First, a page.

Meet Miguel Gutierrez, ‘15

02.15.16

Criminal Justice alum Miguel Gutierrez, a former executive chef, knows the value of hard work and teaches kids to not be afraid to fail.

This magna cum laude graduate knows what it means to succeed.  Gutierrez grew up in a low-income, single-parent household in Brownsville, TX and moved to San Antonio in 2007.  He landed a job as a waiter for Benihana Japanese Steakhouse.  He eventually climbed the ladder after proving his worth and earned a position as executive chef.  After working tirelessly as an executive chef, Gutierrez decided he wanted more for himself and enrolled at the University of Texas at San Antonio to find his true passion.

"I used to work 60 hours a week -- wake up at 9am and work until 9pm," said Gutierrez.  "I would work 6 days a week and sometimes 7.  I decided I wouldn't let work determine my life," he said.

When Gutierrez enrolled in school, it changed his life.  Gutierrez started at a community college first, where he earned an associate's degree, but he did not stop there.  He transferred to UTSA to get his bachelor's degree, and now he holds a degree in criminal justice and a minor in public administration from the UTSA College of Public Policy.  While at UTSA, he became a member of two honor societies, one of which is Alpha Phi Sigma, the National Criminal Justice Honor Society.  Mike, being the hard worker that he is, juggles his graduate studies and two jobs.  During the day, he works as a UTSA student assistant for the College of Public Policy.  In the evenings, when he does not have class, he tends to his second job, working for SAMMinistries, a homeless prevention services non-profit organization in San Antonio, teaching life skills and college preparedness to at-risk teens.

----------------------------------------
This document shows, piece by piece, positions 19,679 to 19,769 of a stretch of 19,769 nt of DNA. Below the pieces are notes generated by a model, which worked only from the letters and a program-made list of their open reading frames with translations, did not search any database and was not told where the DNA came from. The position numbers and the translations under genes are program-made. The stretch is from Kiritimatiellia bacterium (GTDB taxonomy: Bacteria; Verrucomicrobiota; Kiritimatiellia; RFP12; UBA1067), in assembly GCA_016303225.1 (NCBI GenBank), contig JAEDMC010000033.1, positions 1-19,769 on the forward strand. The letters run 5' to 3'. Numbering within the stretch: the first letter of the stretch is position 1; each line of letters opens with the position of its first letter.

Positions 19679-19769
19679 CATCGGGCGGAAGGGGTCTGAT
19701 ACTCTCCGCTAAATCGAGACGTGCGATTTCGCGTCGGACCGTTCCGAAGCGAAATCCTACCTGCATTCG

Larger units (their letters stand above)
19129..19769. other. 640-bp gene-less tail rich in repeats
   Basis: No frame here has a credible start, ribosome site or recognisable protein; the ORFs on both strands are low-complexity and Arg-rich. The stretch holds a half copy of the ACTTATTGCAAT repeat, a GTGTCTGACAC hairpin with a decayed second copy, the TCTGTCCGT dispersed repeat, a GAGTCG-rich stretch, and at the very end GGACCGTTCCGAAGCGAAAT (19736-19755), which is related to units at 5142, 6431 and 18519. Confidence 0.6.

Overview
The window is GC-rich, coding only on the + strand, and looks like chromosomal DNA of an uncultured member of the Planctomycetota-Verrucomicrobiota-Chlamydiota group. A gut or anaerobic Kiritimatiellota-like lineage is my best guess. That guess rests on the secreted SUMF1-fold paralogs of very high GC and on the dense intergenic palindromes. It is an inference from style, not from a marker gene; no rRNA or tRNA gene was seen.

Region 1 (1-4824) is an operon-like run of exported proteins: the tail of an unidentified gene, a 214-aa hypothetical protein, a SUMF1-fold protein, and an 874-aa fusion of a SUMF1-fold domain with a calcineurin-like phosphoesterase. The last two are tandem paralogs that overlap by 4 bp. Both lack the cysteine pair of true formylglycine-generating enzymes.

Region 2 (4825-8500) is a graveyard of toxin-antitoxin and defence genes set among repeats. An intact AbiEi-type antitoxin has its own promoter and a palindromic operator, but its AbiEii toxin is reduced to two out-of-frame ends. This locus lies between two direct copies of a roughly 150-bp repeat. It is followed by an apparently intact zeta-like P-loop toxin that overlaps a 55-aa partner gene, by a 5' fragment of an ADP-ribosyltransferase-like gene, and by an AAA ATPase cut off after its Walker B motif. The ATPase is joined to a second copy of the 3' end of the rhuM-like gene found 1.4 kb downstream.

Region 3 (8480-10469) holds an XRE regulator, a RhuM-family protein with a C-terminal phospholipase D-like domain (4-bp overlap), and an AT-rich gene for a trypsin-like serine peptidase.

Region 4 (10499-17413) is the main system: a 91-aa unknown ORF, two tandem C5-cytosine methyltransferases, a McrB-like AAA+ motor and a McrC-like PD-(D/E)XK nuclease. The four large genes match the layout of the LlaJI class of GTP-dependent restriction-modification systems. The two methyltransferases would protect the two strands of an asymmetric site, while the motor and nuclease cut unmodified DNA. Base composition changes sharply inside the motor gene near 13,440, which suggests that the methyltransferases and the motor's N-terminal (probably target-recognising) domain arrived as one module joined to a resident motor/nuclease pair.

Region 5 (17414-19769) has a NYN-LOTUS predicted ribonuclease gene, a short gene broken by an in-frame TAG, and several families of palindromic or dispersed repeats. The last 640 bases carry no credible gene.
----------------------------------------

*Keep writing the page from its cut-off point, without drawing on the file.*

Gutierrez did not have much while growing up. His father was incarcerated, but Gutierrez wanted a better life for himself.

"I want something better for my future children and want to give them more than what I had," said Gutierrez. 

"I went into criminal justice because while growing up, I would learn about jail, probation, parole, courts, and it's nothing that really intimidates me," he said.

Gutierrez wants to focus on helping juveniles and hopes to one day work as the chief of juvenile probation and implement innovative strategies for rehabilitating juveniles.  This, he believes, is his true calling.

"Being able to provide intervention services for at-risk youth when they are young will help them transform to be better," said Gutierrez.

Gutierrez is currently enrolled in the UTSA criminal justice & criminology master's program.  The faculty in the undergraduate program were a huge part of his success and they informed him of options for further study.

"If it were not for the faculty there, I probably would not have gone for my master's degree," said Gutierrez.  The faculty motivated me and wanted me to succeed," he said.  Since he excelled in his undergraduate studies, he was recommended, after one semester, for the VIP nomination, an incentive for high-achieving students to enter the master's program.

Gutierrez believes in paying forward his knowledge and wisdom, and he frequently gives advice to some of the youth he works with, especially when some of them have given up after experiencing hardship and lack of opportunity.

"Don't fear failure," he says. 

"Just because you failed at something before doesn't mean you can't achieve later.  It's up to you to make something out of yourself," says Gutierrez.  

Gutierrez currently volunteers for the Salvation Army and the San Antonio Food Bank.

Miguel Gutierrez, '15, graduate student, criminal justice and criminology